14 Common Misconceptions About Bookkeeping
July 25, 2016
There are many misconceptions about bookkeeping. Because most attorneys did not attend business school or receive formal educations on how to keep the books, few understand how the task works. When you look at your law practice’s bookkeeping, you need to know how the process of bookkeeping works so that you can understand where the numbers that make up your financial reports come from. Here are 14 common misconceptions about bookkeeping:
1. You only need a budget if money is tight. Budgeting gives your money a purpose and a plan. It doesn’t matter if you only have one client or too many to handle, if you lack a budget, you can easily overspend or forget about expenses that only occur annually.
2. Bookkeeping is so easy a monkey could do it. While data entry is easy, it isn’t what bookkeepers spend most of their time on. A lot of their time is spent fixing mistakes and solving complex problems. For example if you do not file your use tax on purchases made out of state, you could be audited. Mistakes like this can cost thousands of dollars if not caught quickly.
3. What you deposit is equal to your income. Not all deposits are income. Some are transfers from one account to another and others are refunds from expenses that are not classified as income. Recording either of these as income is a mistake and would overstate your practice’s profits.
4. Bookkeeping is the same as accounting. While bookkeepers and accountants are on the same team, they don’t play the same positions. Whereas great bookkeepers help analyze data and show their clients how to grow their practices, accountants focus on filing taxes and auditing a business’ accounts.
5. Solo practitioners and small law firms can’t hire great bookkeepers. Great bookkeepers work with businesses of all sizes. We know that not everyone has a need for every service, so we offer a range of service options to law practices of any size.
6. Deposits always appear in your account when they should. Let’s say you received an authorization code from a client’s credit card but something happened on the merchant end and their card was never charged. As a result, this money never made it into your bank account. If you don’t double check your deposits, you could miss out on money that is owed to you.
7. It is okay to pay personal expenses out of a business account. While you may think that paying personal expenses with your business account is not a big deal, it is important to uphold the legal protection that your practice gives you. If you pay for personal expenses from your business account, you can lose this legal protection and become personally liable for lawsuits against your practice.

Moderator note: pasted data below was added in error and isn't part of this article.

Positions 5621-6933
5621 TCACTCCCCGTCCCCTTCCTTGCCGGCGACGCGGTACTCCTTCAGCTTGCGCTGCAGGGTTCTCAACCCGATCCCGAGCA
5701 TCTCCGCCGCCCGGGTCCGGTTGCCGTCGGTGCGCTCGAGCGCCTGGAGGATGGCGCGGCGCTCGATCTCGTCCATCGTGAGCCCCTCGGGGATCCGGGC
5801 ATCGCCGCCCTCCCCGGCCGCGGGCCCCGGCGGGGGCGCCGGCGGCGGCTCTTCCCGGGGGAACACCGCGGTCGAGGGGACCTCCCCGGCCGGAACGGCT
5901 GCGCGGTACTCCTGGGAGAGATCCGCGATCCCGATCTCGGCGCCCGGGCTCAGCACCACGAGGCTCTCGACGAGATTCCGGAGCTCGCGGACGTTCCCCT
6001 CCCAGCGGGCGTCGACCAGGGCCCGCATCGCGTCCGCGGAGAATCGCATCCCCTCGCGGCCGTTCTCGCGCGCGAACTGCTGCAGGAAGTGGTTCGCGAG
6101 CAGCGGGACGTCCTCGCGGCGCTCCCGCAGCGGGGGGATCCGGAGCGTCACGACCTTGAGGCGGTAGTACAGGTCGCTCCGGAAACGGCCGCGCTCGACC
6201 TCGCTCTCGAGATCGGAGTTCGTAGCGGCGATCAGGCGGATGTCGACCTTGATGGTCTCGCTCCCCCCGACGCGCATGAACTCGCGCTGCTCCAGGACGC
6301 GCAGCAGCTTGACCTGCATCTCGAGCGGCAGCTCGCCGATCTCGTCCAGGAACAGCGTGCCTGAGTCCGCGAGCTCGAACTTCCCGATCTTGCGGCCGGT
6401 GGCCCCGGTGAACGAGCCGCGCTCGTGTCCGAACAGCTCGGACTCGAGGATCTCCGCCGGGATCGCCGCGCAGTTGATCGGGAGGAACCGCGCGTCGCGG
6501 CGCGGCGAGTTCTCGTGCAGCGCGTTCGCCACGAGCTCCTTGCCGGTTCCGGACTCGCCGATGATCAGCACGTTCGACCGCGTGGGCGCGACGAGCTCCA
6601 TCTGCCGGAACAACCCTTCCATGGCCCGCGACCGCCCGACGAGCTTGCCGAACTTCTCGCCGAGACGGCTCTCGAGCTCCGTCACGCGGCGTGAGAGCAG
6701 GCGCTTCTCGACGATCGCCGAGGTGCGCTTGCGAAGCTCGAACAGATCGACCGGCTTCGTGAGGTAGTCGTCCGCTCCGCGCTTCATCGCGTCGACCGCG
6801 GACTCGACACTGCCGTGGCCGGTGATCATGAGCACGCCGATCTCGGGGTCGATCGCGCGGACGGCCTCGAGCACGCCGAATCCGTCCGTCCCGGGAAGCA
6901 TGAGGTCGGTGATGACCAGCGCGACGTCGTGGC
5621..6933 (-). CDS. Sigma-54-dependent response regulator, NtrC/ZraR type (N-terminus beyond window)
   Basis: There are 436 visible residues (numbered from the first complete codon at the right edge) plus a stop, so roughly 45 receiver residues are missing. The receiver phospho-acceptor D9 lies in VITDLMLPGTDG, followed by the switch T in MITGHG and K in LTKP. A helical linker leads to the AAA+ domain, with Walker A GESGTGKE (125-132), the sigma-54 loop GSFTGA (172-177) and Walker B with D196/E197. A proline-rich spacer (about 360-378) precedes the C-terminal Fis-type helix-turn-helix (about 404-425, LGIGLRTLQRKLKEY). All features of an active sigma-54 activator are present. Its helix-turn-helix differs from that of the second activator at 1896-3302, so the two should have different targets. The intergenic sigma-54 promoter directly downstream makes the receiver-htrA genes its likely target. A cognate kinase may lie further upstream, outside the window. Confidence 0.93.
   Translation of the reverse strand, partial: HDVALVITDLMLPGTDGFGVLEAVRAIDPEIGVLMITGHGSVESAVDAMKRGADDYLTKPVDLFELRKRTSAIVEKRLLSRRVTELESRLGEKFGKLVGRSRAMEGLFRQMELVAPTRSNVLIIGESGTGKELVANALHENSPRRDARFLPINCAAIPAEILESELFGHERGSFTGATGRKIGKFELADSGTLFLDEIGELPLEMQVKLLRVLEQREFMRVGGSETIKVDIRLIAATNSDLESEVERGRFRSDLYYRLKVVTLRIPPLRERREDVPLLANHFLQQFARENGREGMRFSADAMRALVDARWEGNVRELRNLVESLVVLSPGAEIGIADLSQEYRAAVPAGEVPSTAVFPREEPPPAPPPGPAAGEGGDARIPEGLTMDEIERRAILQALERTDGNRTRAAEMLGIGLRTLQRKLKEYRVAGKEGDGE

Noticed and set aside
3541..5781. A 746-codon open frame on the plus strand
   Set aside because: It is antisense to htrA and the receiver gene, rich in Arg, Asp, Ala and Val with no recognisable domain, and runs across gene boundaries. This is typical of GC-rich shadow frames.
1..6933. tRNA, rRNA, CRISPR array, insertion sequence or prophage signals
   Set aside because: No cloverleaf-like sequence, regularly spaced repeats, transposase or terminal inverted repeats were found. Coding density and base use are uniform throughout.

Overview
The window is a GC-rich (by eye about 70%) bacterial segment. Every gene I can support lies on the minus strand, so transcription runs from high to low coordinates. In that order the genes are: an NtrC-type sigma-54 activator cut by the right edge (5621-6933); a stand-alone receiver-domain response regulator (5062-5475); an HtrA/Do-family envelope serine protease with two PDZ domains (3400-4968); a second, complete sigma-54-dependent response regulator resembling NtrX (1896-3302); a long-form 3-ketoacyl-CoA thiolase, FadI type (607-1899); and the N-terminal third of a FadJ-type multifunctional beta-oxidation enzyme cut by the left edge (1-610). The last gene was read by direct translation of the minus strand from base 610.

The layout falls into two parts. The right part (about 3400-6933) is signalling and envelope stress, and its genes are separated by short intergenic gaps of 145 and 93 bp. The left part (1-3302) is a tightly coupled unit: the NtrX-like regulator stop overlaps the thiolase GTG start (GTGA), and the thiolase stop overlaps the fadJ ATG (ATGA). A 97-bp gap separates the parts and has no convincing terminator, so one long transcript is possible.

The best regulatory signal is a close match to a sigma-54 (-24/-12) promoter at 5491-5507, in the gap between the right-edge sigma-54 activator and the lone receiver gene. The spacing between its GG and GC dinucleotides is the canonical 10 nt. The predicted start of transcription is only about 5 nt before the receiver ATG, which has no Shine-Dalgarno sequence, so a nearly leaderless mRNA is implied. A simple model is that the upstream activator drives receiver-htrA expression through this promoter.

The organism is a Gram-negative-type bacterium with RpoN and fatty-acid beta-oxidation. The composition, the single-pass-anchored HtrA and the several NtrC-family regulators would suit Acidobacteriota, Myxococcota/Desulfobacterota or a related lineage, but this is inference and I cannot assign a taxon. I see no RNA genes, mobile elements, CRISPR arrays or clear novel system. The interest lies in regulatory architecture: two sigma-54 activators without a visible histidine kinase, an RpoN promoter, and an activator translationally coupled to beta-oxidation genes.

8. Bookkeeping is just data entry. While data entry is a part of bookkeeping, the most useful tools a bookkeeper can provide have more to do with their monthly analyses of financial data. They can help you assess how much cash flow you need to expand your law practice or point out that you are spending more on rent than the average attorney. These factors can help you to grow your practice.
9. Most contractors are not really contractors. There are strict rules about who is and who is not a contractor. While it may seem easier to pay someone as an independent contractor, there are huge consequences both criminally and financially for wrongly classifying employees as contractors. If you set their schedule, they are an employee and not a contractor. If you are their only client, they may be an employee.
10. Hiring a bookkeeper is a waste of money. You might think that you or someone in your law practice can handle your practice’s bookkeeping. However, if you lack the proper education, you probably won’t realize all the benefits that a great bookkeeper can provide. By helping you to budget and point out problematic areas that relate to your financials, a great bookkeeper can save you a lot of money.
11. You don’t need financial reports to know how your practice is doing. Just because you have a lot of clients doesn’t mean your practice is doing well. In order to increase your profits quickly and efficiently, you need financial reports that can identify areas where problems may arise.
12. Your sales don’t always match your cash flow. Although many small law practices look at their income statements (profit and loss statements) to determine how much money they have, they should really be looking at their cash flow statements. Income statements are formed on an accrual basis and show sales that you have yet to collect. Unfortunately, this may cause you to believe that you have more cash than you actually do. Cash flow statements show you the actual amounts of cash that you are collecting and spending.
13. Having a bookkeeper fixes all of your financial problems. While employing a bookkeeper to handle your practice’s books is a good idea, it isn’t the end all be all. Bad bookkeepers can harm your practice more than if you handled the task yourself. Make sure to hire a great bookkeeper who is also experienced in bookkeeping for attorneys.
14. Your financial reports are always accurate. Though some small law firms don’t question their financial statements, you should take the time to review your reports with your bookkeeper every month. During the review process, you may come across errors, like expenses being categorized wrong, that would otherwise go undetected.
Now that you know a bit more about bookkeeping, you may feel a little overwhelmed. How are you supposed to handle your bookkeeping and run your small law practice at the same time? Don’t worry. Legal Ease Bookkeeping, LLC can help. Click here to schedule a free 30-minute consultation